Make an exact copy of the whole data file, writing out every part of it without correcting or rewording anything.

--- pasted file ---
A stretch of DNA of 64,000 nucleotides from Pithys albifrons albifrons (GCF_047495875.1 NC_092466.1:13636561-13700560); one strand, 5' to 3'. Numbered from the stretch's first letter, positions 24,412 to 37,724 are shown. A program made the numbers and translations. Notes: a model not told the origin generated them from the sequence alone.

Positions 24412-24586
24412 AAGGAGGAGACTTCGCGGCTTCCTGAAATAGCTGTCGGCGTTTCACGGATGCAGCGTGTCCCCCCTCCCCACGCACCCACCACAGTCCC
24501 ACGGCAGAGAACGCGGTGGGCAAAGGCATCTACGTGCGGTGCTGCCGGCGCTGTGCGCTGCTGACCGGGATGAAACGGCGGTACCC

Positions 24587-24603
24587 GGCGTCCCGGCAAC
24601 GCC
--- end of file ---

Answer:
A stretch of DNA of 64,000 nucleotides from Pithys albifrons albifrons (GCF_047495875.1 NC_092466.1:13636561-13700560); one strand, 5' to 3'. Numbered from the stretch's first letter, positions 24,412 to 37,724 are shown. A program made the numbers and translations. Notes: a model not told the origin generated them from the sequence alone.

Positions 24412-24586
24412 AAGGAGGAGACTTCGCGGCTTCCTGAAATAGCTGTCGGCGTTTCACGGATGCAGCGTGTCCCCCCTCCCCACGCACCCACCACAGTCCC
24501 ACGGCAGAGAACGCGGTGGGCAAAGGCATCTACGTGCGGTGCTGCCGGCGCTGTGCGCTGCTGACCGGGATGAAACGGCGGTACCC

Positions 24587-24603
24587 GGCGTCCCGGCAAC
24601 GCC